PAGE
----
Last weekend I bought some of my very own. As I delightfully nibbled my cache, I wondered if these could possibly get any better and what kind of recipes might be floating out in cyberspace. A couscous recipe piqued my interest. Olives and oranges living together? Mass hysteria! But something about it spoke to me.

This recipe was an instant hit with my book club yesterday, and it's posted today by popular demand. It is healthy and super easy to prepare - a one-bowl wonder with no cooking or baking whatsoever. I'll be sure to circle back to this one many times.

Summer Couscous with Oranges and Olives
Modified a bit from

3 cups dry couscous
1/2 cup orange juice concentrate, thawed
1/4 cup extra virgin olive oil
2 teaspoons Dijon mustard
orange zest from one orange
lemon zest from one lemon
1 1/2 teaspoon fine sea salt
4 cups boiling water (microwaved for several minutes works)
1 bunch fresh parsley, chopped  (~ 1 cup)
3-5 shallots, chopped (~ 1 cup)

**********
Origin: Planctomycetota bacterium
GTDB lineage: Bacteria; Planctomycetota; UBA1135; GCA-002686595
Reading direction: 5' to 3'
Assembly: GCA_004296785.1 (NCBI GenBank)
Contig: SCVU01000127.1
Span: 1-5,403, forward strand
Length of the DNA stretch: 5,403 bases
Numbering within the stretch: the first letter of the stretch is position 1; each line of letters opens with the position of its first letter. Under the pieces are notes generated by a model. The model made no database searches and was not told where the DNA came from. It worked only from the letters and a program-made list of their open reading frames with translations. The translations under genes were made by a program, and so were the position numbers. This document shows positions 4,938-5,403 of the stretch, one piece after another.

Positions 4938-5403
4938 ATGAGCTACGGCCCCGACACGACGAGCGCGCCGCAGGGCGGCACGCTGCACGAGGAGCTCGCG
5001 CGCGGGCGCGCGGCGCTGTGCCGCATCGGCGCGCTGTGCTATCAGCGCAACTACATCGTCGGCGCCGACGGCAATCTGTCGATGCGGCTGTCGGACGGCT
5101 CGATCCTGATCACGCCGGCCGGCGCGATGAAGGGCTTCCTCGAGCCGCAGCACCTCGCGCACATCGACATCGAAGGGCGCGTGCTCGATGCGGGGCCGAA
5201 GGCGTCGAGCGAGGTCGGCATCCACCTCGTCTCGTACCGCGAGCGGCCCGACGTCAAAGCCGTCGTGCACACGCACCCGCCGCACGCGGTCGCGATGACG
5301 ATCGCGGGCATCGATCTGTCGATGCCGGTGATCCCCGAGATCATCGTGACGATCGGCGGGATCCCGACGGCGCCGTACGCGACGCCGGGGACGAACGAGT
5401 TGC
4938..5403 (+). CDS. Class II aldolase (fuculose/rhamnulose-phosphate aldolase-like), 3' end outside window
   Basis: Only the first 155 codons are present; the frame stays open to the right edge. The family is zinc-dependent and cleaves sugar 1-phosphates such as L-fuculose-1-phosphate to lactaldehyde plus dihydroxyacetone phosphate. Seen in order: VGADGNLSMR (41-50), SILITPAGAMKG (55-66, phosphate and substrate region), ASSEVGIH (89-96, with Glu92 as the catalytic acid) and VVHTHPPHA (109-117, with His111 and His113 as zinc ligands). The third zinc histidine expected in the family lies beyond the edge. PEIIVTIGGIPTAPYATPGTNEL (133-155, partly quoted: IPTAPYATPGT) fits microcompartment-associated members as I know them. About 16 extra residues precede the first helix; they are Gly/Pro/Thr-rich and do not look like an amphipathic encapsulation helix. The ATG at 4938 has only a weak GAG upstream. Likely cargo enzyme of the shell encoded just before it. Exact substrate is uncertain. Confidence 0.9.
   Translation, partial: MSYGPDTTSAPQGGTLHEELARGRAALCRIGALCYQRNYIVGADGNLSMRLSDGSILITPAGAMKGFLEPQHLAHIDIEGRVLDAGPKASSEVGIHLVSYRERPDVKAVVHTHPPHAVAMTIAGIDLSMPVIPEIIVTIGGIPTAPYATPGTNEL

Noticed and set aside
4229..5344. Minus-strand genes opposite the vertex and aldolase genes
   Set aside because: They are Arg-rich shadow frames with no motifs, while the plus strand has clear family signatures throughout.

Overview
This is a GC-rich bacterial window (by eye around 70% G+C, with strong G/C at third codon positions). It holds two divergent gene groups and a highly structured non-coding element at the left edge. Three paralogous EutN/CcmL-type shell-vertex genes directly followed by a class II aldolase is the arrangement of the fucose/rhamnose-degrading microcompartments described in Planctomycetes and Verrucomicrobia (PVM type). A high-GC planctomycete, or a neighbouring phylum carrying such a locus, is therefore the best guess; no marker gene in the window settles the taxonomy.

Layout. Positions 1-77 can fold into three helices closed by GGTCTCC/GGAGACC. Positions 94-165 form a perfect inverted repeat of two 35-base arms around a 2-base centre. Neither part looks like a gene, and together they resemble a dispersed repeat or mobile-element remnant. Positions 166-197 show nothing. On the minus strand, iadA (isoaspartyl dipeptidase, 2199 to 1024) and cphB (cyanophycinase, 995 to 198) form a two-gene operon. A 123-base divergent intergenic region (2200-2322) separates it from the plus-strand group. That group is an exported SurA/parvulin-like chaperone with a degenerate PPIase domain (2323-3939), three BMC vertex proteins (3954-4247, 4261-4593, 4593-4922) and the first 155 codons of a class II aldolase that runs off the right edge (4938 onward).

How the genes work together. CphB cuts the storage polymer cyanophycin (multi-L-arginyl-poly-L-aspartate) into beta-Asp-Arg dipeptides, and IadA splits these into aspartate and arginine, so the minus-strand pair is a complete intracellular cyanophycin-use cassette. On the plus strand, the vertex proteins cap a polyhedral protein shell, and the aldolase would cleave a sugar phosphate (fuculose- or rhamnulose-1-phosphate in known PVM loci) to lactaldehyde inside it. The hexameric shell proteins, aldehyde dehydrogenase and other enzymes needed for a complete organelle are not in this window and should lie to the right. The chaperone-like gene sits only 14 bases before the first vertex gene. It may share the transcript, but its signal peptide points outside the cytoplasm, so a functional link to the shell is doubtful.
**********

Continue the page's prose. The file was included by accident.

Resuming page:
~ 35 Castelvetrano olives, pitted and halved
3 navel oranges, halved and sectioned
juice from 1/2 lemon

Whisk orange juice concentrate, olive oil, mustard, orange and lemon zests, and salt in a large bowl. Add couscous and combine thoroughly.  Continue stirring while slowly adding boiling water.  Cover with plastic wrap and let sit for five minutes.

Fluff the cousous with a fork, then add parsley, olives, orange segments (and any juice from the fresh oranges), shallots, and lemon juice.

Refrigerate or let stand at room temperature for two hours to let flavors mellow before serving. My taste preference is to serve at room temp; however, today's refrigerated leftovers were pretty good, too.

Serves 10. Nutrition info/serving:  298 calories, 51 g carbs, 7 g fat, 8 g protein, 419 mg sodium, 10 g sugar.


Friday, May 3, 2013

Just Right Energy Bites

~Survey says...!~
This is about the quickest, best sweet-tooth satisfying, one-bite bang for your buck! And with summer knocking on our doors, these no-bake cookies are a must. We almost always have all the ingredients on hand, so I whip these up fairly often. I recently shared these with three of my favorite girls - Susan, Angelina and Katryna - with two thumbs up all around. That's SIX thumbs up, people!  Whoa.

Just Right Energy Bites